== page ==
Q: What do people say to you during the campaign?
People are excited that BCP is back in full force. BDP fanatics say they are not happy with the current leadership. I have a lot of support from BDP fans.
Q: What are your chances of winning the elections?
I am certain of a win, otherwise I wouldn’t be contesting. I am squeaky clean and have never been tainted by corrupt practices. I was chairman of the Tsabong Land Board. I used to buy hides and skins from the locals at a reasonable price.
Q: Have you addressed a public political rally?
I am yet to address a rally. I am going to address it in English and keep it brief and to the point. I won’t waste people’s time by attacking my opponents.
Q: Is there a language barrier?
Language is not a barrier. I have interacted with many people who understand English fairly well in the Kgalagadi district.
Q: Many people might not understand why an Englishman is standing for elections in their country. Would you care to explain?
In the UK as long as you are a citizen of the commonwealth you are eligible to stand for political office. As a naturalised Motswana I am eligible to stand. I am within my rights to stand for elections as a Motswana citizen.
Q: What is it that Botswana can learn from Britain?
In terms of setting up a business in Botswana it is cumbersome, unlike in the Britain where things are easier to run. For example it is not easy to own a bed and breakfast in Botswana, you will need to go through a lot of red tape. Botswana is more concerned about infrastructural development rather than human development. For example electricity is a basic commodity these days but the cost of putting up such a structure is expensive. We could be advocating for solar energy as we have more sunlight in this country.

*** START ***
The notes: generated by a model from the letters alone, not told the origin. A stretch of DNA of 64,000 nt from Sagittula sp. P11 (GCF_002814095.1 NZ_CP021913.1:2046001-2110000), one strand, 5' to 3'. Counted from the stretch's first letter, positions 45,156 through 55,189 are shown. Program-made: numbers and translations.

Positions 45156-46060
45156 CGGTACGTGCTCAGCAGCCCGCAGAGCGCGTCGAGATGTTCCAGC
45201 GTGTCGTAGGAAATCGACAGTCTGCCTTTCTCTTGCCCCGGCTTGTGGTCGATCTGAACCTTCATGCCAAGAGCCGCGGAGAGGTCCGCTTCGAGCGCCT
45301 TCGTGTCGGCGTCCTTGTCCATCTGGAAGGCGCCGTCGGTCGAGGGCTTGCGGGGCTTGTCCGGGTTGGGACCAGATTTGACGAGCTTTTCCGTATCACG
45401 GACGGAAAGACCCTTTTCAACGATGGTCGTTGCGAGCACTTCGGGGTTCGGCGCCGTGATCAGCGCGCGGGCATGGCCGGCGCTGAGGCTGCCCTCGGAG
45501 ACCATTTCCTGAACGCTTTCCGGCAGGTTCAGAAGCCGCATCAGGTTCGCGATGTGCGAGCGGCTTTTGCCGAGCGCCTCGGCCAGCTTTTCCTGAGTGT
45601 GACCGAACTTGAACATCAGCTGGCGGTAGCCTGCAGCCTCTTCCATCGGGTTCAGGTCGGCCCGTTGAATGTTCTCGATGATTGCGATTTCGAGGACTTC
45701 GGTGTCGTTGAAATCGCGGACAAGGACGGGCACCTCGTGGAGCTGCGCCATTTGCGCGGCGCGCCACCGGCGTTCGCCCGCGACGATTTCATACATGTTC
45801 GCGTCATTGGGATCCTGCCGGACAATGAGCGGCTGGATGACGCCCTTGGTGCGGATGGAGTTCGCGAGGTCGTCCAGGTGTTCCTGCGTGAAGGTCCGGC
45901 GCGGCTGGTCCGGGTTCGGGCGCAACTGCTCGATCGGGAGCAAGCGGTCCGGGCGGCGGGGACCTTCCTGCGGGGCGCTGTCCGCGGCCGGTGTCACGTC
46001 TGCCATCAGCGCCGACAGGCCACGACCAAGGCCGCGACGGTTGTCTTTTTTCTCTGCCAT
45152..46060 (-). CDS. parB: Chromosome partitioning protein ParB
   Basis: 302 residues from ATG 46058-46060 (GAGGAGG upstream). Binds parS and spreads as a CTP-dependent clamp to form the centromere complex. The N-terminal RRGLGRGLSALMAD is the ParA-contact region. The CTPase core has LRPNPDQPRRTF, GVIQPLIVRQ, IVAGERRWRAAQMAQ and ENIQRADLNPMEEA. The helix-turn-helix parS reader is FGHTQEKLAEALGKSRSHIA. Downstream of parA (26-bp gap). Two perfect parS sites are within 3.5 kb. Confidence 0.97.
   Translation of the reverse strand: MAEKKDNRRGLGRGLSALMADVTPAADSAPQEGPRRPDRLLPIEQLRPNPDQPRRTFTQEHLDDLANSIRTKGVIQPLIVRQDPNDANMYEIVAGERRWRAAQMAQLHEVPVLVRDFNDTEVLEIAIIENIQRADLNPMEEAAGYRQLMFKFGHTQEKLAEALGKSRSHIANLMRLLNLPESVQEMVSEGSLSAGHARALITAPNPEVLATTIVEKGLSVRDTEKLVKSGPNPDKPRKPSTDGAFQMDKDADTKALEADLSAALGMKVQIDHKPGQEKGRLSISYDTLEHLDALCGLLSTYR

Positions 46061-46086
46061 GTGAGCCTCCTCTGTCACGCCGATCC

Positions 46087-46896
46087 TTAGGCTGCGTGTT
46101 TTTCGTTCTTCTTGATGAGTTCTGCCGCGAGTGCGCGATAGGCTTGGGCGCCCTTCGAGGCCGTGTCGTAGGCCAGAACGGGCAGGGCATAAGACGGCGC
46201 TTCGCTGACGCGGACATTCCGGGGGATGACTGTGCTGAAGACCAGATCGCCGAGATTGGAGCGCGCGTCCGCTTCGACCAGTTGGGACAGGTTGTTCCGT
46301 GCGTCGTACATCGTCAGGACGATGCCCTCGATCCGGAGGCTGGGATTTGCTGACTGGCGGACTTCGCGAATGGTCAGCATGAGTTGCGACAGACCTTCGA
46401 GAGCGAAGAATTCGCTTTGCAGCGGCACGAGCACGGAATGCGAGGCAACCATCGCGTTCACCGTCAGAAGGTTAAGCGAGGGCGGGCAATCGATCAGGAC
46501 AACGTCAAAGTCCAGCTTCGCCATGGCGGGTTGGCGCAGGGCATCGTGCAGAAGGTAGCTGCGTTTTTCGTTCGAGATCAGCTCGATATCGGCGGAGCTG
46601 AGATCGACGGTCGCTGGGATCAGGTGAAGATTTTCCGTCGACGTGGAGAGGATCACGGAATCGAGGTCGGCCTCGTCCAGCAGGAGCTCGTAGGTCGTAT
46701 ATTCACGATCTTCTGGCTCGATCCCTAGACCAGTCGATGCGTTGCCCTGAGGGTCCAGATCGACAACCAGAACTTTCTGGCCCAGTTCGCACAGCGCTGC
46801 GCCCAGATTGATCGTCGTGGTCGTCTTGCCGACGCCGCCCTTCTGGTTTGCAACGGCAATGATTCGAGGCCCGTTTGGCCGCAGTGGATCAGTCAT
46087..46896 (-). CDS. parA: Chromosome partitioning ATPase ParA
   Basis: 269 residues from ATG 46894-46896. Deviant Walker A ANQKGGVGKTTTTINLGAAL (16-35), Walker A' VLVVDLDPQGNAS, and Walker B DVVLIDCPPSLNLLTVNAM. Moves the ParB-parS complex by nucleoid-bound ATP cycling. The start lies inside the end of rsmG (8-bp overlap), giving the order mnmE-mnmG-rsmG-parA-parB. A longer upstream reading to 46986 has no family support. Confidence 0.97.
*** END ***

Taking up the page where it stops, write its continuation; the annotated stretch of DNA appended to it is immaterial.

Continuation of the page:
Q: Everybody is talking about youth. What do you have for them?
In my area the government builds a road to Bokspits, but failed to build a road to the Trans-frontier park. Had the government done that I am telling you they would have been economic spin-offs for our young people. The Botswana side is more attractive than the South African side. The youth were going to create employment for themselves along that road. It is a tragedy that our youth are unemployed despite being armed with certificates. We should be looking at what school leavers need after completing school.
Q: Politics is a dirty game, how are you going to play it?
It is a very dirty game. But you can also play it safe and win without playing it dirty. All politicians in Botswana should play the game cleanly. We should respect one another when playing the game.
Q: Will BCP take power in October?
I think we can take state power. Many people are not happy with the ruling party at all. The government has upset workers by not allowing them to vote in the primary elections of their respective parties. So BCP stands a better chance of winning the elections.
Thank you, I need it.